OGDEN — A new art gallery is coming to Ogden, part of the push to bolster arts offerings via the Nine Rails Creative District taking shape near the city center.
Ogden Contemporary Arts, or OCA, took shape in 2012 without a fixed location to promote the local art scene and has since been behind a slew of public murals and sculpture projects. Now, it’ll be occupying a 4,000-square-foot space at The Monarch, the venue for artists at the heart of the Nine Rails Creative District, exhibiting art for free public viewing and more.
Plans for the new two-level art center at 455 25th St. have been in the works for two years, said Cori Anderson, president of the OCA board. “And we are thrilled we have made it reality during COVID and all the weirdness in the world,” she said.
A virtual ”first look” ceremony is set to start Friday, with participants able to view the inaugural exhibits at the gallery via a special video offering a 360-degree experience of the space on the OCA website, ogdencontemporaryarts.org. Officials had hoped for an in-person launch but tweaked the plans in light of the COVID-19 pandemic to guard against the spread of the ailment.
Then on Wednesday, Nov. 11, the OCA Art Center will open its doors to the public. Hours will be 10 a.m.-6 p.m. Wednesday through Friday, 9 a.m.-6 p.m. on Saturday and 9 a.m.-2 p.m. on Sunday. On the first Friday of each month, when Ogden’s First Friday Art Stroll is held, hours will be 11 a.m.-9:30 p.m.
The OCA teamed with Modern West Fine Art of Salt Lake City for the inaugural exhibit, which will feature the works of Andrew Alba and Shalee Cooper, both of Salt Lake City, as well as Levi Jackson of Ogden. “Modern West shares our desire to inspire and help our Utah communities thrive through contemporary art,” OCA Executive Director Venessa Castagnoli said in a press release.
The OCA is a nonprofit organization and admission to the new Art Center will be free, aiming to allow as broad a cross-section of people as possible to view the works on display. The aim is to dispel the notion that art is a luxury reserved for only a few. Indeed, Anderson invites families and others to tour the facility, to talk about the works on display and take it all in.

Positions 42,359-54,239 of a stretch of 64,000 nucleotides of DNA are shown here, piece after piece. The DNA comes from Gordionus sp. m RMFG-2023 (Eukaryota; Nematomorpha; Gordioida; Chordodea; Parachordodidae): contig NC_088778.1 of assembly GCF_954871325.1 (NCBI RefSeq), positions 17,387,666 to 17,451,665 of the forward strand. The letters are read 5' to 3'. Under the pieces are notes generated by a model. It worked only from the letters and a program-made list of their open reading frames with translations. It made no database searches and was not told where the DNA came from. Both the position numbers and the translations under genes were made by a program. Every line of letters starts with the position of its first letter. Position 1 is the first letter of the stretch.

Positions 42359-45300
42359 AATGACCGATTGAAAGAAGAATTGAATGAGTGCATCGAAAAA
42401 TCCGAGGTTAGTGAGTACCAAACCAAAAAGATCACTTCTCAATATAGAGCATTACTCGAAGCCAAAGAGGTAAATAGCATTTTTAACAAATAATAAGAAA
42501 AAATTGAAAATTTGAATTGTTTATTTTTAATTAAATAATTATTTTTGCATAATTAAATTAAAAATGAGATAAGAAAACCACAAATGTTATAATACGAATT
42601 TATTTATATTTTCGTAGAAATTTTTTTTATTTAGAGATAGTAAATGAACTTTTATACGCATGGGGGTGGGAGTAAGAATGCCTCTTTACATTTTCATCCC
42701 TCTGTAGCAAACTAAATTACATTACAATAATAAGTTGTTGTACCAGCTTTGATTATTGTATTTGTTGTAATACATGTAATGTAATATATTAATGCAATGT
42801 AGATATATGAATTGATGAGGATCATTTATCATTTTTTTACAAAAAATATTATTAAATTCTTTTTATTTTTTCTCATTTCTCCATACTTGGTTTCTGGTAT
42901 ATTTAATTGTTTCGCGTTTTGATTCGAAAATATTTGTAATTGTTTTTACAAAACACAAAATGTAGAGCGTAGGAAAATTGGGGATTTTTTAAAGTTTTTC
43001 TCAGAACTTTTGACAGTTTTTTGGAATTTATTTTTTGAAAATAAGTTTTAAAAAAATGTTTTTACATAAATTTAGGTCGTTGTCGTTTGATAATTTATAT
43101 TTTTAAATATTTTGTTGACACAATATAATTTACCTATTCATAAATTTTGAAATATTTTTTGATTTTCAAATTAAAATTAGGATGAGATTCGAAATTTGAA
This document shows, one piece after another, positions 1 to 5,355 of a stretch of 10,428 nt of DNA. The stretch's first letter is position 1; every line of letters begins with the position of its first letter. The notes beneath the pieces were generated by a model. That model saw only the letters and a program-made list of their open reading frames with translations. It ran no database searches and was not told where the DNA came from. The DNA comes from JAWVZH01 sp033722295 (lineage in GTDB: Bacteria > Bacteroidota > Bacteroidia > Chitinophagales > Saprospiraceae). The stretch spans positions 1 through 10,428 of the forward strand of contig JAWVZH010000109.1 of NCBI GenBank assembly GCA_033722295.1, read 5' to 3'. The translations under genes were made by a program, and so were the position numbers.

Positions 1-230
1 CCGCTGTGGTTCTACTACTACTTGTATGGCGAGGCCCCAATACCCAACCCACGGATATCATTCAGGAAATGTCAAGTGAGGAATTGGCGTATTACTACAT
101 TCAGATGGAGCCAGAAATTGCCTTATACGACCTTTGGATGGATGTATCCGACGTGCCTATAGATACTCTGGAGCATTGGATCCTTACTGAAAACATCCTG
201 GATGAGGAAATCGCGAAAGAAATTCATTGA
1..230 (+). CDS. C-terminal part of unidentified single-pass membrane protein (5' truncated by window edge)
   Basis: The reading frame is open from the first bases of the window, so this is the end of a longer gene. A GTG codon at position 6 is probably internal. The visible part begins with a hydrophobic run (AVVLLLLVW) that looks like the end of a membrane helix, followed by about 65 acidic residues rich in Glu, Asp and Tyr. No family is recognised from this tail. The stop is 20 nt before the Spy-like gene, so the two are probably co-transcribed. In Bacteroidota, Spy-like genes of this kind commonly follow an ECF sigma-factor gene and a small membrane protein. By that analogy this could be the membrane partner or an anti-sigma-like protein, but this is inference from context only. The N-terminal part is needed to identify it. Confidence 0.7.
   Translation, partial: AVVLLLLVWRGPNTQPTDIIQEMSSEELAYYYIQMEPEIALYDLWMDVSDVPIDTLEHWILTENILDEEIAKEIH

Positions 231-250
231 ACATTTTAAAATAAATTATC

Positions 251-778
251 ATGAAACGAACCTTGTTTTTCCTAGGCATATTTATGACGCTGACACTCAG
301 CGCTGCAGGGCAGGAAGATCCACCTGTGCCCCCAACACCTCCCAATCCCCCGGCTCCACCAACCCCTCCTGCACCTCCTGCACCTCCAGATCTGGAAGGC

Weber State University runs an art gallery, but Anderson said the OCA Art Center will be unique in Ogden’s city center. It’ll feature rotating exhibits from a range of artists from the area and beyond.
Some $500,000 in donations were used to renovate the space. The funds came from the Dr. Ezekiel R. & Edna Wattis Dumke Foundation and the Eccles Foundation.
“It was a mess. It had been a restaurant before and who knows what else,” Anderson said. “It’s been a complete transformation.”
In 2018, the Ogden City Council created the Nine Rails Creative District, meant to be a hub of sorts for art and other creative activities. The core area is between Washington Boulevard and Jefferson Avenue on the west and east and 24th and 26th streets on the north and south, though it meanders beyond that to Historic 25th Street, among other places. The Monarch, which houses space for artists, is a central piece of Nine Rails, and a planned arts plaza at 445 25th Street is also part of the initiative.
The plaza, at the former site of the Courtyard Inn Motel, is in the design stages. It is tentatively to be finished by October next year.